Archives For Jamal Crawford

Scott Cunningham/NBAE via Getty Images

The Atlanta Hawks dropped the¬†final home game of their three game homestand, a 115-105 loss at the hands of the L.A. Clippers, who were without stars Chris Paul and Blake Griffin. Austin Rivers stepped up in Paul’s absence, pouring out a game-high 27 points while Jamal Crawford added 19 points.

I don’t normally do this, but I’ll stick Rivers’ highlights here. He deserves credit, he played well. It’s nice to see that he’s a competent NBA player now, which was certainly not the case when he was in New Orleans.

The return of Jamal Crawford

It has been a rough month of January for Jamal Crawford. Before last night’s game, Crawford — for the month of January — had been averaging 8.6 points per game on 27.7% shooting from the field and 14.8% from three-point land. As you can see, a really rough month for Crawford, especially from three, Jamal had made just four of his 27 three-point shots. Per Chris Vivlamore of the AJC, coach Doc Rivers was asked about Jamal’s struggles. When Jamal walked into the room, Doc joked that he was sick of answering questions about Crawford, who put his arms around a few reporters, saying “Let’s change that narrative tonight.”

And change it he sure did.

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Mike Scott’s New Level

Bo Churney —  February 11, 2014

On David Thorpe’s most recent Sophomore 20, the Hawks’ second-year forward Mike Scott found himself sitting loftily at the seventh spot, just behind John Henson and current Eastern Conference Player of the Week, Jared Sullinger, and ahead of Jonas Valanciunas and Patrick Beverly.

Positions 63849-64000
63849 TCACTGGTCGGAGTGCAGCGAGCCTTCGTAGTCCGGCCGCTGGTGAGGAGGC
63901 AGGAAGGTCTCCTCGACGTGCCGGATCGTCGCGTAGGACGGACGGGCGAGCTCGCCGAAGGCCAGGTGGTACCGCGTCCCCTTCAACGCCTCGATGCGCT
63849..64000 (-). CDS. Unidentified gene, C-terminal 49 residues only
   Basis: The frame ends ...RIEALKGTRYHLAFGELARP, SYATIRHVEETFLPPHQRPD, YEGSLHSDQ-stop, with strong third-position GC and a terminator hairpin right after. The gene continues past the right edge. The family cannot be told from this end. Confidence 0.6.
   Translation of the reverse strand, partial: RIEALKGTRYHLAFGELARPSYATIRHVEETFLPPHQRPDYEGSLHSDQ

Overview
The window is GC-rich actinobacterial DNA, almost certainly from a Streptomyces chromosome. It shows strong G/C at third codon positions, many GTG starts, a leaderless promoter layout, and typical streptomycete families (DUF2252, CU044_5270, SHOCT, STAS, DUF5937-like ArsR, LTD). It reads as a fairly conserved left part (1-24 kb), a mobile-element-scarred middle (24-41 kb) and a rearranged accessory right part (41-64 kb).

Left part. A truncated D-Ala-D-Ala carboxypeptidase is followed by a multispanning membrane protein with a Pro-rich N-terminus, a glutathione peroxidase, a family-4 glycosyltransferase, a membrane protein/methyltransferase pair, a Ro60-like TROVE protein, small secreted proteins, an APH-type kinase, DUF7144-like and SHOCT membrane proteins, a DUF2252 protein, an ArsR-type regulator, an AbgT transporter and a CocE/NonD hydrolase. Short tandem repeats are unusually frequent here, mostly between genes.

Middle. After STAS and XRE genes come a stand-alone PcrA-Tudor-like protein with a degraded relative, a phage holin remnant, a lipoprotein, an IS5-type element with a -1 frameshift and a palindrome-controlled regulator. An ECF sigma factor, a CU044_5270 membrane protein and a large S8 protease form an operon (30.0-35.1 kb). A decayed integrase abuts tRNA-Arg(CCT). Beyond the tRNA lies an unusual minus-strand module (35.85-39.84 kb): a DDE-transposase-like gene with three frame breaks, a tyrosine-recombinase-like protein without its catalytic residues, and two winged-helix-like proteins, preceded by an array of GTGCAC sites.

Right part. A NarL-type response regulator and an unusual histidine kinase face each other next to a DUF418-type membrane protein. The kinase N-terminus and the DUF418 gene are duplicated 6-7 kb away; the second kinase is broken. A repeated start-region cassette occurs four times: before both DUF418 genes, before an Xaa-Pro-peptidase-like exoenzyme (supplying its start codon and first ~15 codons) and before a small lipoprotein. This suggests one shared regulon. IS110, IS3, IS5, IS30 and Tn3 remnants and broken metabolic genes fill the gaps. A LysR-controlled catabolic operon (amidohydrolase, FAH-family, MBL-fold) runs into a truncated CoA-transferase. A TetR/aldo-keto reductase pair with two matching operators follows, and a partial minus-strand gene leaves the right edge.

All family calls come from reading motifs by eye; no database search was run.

In the absence of Al Horford, the Hawks needed a scoring punch to come from somewhere and Scott has provided it. Since Horford went down on December 26th against the Cavaliers, Scott’s minutes and production have skyrocketed. Before Horford’s injury, Scott was getting 13.4 minutes per game and was only scoring 6.8 points per on 56.1% true-shooting. Since? In 20 games, which is a decent-sized sample, 21.6 minutes and 12.5 points per on an astounding 59.7% true-shooting. For reference, the league average for true-shooting percentage is around 53.7%.

What has made Scott so successful? It’s simple: he’s now an official part of the team’s game plan. Before, Scott saw spot minutes and would have chances in the offense just like everyone else. However, without Horford, the team needs Scott to make an offensive impact to be successful and he now has the green-light to shoot in many more situations than before. Continue Reading…